The IPA Blog


Cochrane’s Incomplete and Misleading Summary of the Evidence on Deworming

Jul 19/12 | From the blog
Summary: The Cochrane Collaboration’s recent summary of the evidence on treating school-age children for soil-transmitted intestinal worms (or STH) is incomplete and misleading. While we do not comment on the evidence of the health and cognitive outcomes reviewed, we continue to find that the educational benefits alone justify mass school-based deworming. We strongly endorse the WHO and Copenhagen Consensus’s recommendation to mass treat children for STH.  

Ex-combatant reintegration: cash or training?

Jul 08/12 | From the blog
by Rohit Naimpally

Over at The Smoke-Filled Room, Yale PhD student Suparna Chaudhry writes:

Grantee Spotlight: 5 for Fun in California

Jul 02/12 | From the blog
by Rebecca Rouse

This blog series highlights the US Household Finance Initiative's Innovation Fund grantees.The fund supports the development of scalable, market-tested products that help American households make better financial decisions, escape cycles of debt, build assets, and achieve financial resiliency. 

Evidence-Based Education: What We Know (and still need to know)

Jun 14/12 | From the blog
by Natalie Colatosti and Laurence Dessein

While the first day of the evidence-based education conference focused on where investments have the most impact in improving school participation and performance, the second day focused on topics that need more thorough research, such as learning through technology, secondary and girls’ education, and early childhood education.

Learning Through Technology

IPA Goes to School

Jun 11/12 | From the blog
by Jeff Mosenkis

New staff from IPA, J-PAL, and EPoD are gathering this week in New Hampshire for a week of training in field methods.  We’ll learn about randomization methodology, data handling, statistics, and all the basics for field research boot camp. It’s also a great chance for staff from different offices to get to meet in person!

Annie Duflo and Dean Karlan Ask You to Predict Study Results

Jun 04/12 | From the blog
by Jeff Mosenkis

Annie Duflo, our executive director and Dean Karlan have a piece over at Stanford Social Innovation Review. Like last time, they’re testing the wisdom of crowds (and of gut instincts) by asking you to guess if an intervention will be effective, and they’ll publish the results of both the audiences guesses and the study in the fall print issue of SSIR.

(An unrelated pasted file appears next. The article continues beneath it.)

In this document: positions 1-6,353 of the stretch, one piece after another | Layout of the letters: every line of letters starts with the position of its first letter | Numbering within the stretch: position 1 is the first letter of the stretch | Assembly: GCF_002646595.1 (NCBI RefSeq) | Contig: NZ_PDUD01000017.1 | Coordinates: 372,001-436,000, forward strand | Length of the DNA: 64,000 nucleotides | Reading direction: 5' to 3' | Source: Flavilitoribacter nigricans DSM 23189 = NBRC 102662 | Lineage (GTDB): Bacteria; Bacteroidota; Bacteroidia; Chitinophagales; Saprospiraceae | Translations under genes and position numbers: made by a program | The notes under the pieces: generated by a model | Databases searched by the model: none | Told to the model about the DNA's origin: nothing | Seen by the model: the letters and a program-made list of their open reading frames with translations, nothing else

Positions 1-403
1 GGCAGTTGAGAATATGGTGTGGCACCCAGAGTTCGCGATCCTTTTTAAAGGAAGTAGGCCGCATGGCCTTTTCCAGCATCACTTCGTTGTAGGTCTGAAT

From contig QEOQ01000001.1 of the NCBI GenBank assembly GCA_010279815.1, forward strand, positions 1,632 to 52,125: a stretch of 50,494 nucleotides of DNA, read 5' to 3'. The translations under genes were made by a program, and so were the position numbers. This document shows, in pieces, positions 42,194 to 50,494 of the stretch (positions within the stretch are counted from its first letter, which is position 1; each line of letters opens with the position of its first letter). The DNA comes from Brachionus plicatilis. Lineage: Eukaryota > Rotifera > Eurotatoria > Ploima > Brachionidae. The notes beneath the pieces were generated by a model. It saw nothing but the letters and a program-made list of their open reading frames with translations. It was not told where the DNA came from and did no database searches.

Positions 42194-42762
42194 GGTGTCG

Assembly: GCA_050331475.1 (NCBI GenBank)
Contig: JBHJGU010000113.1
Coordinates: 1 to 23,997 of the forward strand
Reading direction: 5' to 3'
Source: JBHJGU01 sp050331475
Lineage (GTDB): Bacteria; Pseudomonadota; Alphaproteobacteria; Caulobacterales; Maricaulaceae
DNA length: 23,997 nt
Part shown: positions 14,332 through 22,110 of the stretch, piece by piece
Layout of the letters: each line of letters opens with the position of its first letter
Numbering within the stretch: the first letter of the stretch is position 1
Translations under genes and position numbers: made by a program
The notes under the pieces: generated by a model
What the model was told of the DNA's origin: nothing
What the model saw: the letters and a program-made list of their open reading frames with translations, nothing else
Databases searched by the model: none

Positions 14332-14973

Evidence-Based Education: It’s all in the impact

May 28/12 | From the blog
by Natalie Colatosti and Laurence Dessein

What does the evidence show about improving school participation and performance in Sub-Saharan Africa? This question was the focus of the first morning of the two-day evidenced-based education conference held in Accra, Ghana last week. Although there have been large investments in promoting primary and secondary school enrollment in the last 30 years, many enrolled children still do not attend school regularly, and learn little when they do attend classes.

Finding the Right Knot for Each Odysseus: Innovations in Commitment Savings

May 22/12 | From the blog
by Aishwarya Ratan, Bobbi Gray, and Alex Kobishyn

This blog was originally posted on the USAID Microlinks Blog after Aishwarya Ratan's presentation at their After Hours Seminar #61, "Matching Products with Preferences: Innovations in Commitment Savings for the Poor."

Context Matters… More Than We Might Think? Busara Center for Behavioral Economics Opens in Kenya

May 17/12 | From the blog
by Anna Cash

Randomized evaluations simultaneously emphasize that context matters and that human preferences are often shockingly similar across cultures and contexts.  For example, as humans, we tend to be present-biased, leading us to procrastinate, over-spend and under-save – as a three-country IPA study on reminders to save highlights.

Me, You, Together, Build: Helping Zambian girls negotiate better futures

May 08/12 | From the blog
by Annika Rigole

In 2010, when I was role-playing with classmates in a graduate school Negotiations course, I never thought I would soon be facilitating a similar program in a secondary school in Zambia.

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